Ah, Norseman. Beautiful one day, it's just that no-one can remember when. The few shops still open have their windows covered in corrugated iron, and the whole main street just looks desolate. It's not that nobody's trying, but they appear to be flogging a dead camel. Speaking of camels, a more picturesque use of the ubiquitous corrugated iron is the tin camel installation in the middle of the roundabout on the main drag:
Next day it was Eastward Ho and full steam ahead for the Nullarbor Plain, or at least what we thought was supposed to be the "Treeless Plain".
Given that there was only a stretch of about twenty k's without anything you would normally refer to as a tree, I think we need a referendum to change the name to "Multis Arboribus Plain", with the emphasis on the bori(ng) part. What a Tourism WA/SA/Australia con it is.
Just one boring long straight after another, with the previously mentioned longest straight in Australia of 90 miles (145.6km) between Balladonia and Caiguna just rivetingly full of suspense - when will it ever end??????
We planned to overnight at Caiguna, which likes to paint itself as the "Hub of the Universe" (they are either seriously up themselves, or are having a gigantic lend of all travelers), but since there was absolutely nothing there to entice us to stop (a recurring theme out here...) we pushed on to just before Cocklebiddy (got to love some of the names at least) and free-camped in a rest area on the side of the highway. There was one other bloke camped there with his dog, Hilux and van who had been there for a couple of days. The question "Why?" sprang instantly to mind, but we didn't really want to know. Ran into him again later on in Ceduna where he said he had come into town for his weekly shower :(=
Bidding a fond (?) farewell (well we were glad to be leaving anyway) to Cocklebiddy, we set out towards South Australia. There were actually a few interesting bits on this leg. The highway drops off the tablelands and down to the coast at Mandura, and the views from the top are quietly awesome. The photos don't really do it justice as we are still relying on the mobile for picture snapping - got to get that replacement camera!
|Traditional Rock Art??|
The last interesting bit was at Head of Bight. This particular tourist trap has been set up on the cliff tops of the Great Australian Bight at a spot where many whales spend up to three months of the year calving, resting and playing, close in to shore. Of course with our immaculate timing we missed the season by a month. Typical... Still worth the $7 entry fee just for the views. Definitely the highlight of the crossing.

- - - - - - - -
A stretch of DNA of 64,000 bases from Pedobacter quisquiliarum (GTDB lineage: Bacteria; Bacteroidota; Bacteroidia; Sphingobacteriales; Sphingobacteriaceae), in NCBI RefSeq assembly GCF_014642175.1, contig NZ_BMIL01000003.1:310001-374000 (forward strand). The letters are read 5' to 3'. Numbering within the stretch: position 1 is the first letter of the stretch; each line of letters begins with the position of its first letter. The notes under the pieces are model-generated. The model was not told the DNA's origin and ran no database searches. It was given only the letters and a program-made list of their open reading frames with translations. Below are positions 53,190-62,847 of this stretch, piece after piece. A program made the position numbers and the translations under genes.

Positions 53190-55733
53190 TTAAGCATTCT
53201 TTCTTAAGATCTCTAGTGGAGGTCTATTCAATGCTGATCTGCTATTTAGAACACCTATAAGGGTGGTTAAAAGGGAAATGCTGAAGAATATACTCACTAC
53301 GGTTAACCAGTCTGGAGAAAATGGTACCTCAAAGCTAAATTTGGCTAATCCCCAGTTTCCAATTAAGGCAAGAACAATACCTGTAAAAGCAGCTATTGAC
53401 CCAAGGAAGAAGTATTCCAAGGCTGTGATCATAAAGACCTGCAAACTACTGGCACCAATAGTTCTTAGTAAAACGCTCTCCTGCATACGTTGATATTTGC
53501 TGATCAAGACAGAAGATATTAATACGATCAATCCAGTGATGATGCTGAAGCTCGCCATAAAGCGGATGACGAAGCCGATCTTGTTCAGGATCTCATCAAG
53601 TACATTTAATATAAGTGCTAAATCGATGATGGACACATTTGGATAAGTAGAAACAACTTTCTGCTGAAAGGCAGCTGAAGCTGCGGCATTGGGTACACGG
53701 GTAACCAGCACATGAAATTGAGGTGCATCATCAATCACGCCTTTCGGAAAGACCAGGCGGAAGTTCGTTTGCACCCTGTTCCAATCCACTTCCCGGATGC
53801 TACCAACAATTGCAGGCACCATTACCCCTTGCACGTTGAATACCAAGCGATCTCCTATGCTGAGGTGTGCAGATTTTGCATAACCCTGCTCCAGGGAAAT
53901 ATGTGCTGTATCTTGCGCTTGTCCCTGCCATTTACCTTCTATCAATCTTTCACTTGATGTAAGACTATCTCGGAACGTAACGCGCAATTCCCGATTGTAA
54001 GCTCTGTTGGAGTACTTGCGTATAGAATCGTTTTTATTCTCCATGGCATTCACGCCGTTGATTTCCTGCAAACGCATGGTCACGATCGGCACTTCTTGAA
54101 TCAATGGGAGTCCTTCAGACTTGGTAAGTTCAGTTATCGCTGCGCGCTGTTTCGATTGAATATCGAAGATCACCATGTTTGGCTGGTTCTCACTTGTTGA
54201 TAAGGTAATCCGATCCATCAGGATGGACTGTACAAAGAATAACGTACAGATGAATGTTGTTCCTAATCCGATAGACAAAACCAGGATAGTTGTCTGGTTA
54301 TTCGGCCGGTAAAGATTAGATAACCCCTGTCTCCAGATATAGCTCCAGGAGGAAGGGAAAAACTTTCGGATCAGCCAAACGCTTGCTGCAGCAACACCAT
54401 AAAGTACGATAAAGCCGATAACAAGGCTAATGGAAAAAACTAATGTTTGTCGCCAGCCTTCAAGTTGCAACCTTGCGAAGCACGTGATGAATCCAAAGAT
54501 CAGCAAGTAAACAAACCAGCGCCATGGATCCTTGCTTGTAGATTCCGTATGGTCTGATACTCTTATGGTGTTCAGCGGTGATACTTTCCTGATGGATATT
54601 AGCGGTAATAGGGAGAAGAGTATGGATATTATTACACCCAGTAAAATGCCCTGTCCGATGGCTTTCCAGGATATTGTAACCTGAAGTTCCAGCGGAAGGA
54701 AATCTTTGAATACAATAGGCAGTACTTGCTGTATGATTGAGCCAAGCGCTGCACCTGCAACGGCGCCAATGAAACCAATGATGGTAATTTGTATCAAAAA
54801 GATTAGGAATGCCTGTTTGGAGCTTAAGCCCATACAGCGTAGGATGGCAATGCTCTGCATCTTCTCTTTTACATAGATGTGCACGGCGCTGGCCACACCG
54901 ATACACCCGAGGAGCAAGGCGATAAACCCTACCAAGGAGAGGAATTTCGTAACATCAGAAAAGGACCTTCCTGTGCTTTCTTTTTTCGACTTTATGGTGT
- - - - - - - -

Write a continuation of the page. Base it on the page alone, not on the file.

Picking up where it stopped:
The target for the night was Ceduna, but that proved a bit too far and we spent the night in the very swanky (not) caravan park/motel at Nundroo. If you've never heard of the place, don't worry. I plan to forget it as soon as possible myself.
Somewhere along the way to Nundroo we passed a big brown sign:
Now we thought we had been crossing the Nullarbor since we left Norseman - as I said, it's all a big tourism con. Not far down the highway there is another big brown sign facing east which had the word Nullarbor on it, and I'm pretty sure it was marking the Eastern end of the plain (couldn't read it all in the mirror as we sailed past, and frankly, couldn't be bothered to stop and check). A couple in the bar of the Nundroo motel (well there is nowhere else to go!) had caught the train across from Adelaide to Perth, and were driving back. They said that the landscape is very barren around the train line which is further north than the highway. So it appears that if you want to really experience the Nullarbor, the only way is by train.
After all the excitement of our plain crossing journey, we finally reached civilization in the form of Ceduna. Nothing spectacular here, but a very nice change after the last few days. Our timing is spot on as usual - the local Oyster Festival finished last week........ In case you are wondering, the biggest oyster this year weighed in at 585 grams. That's one big mollusc!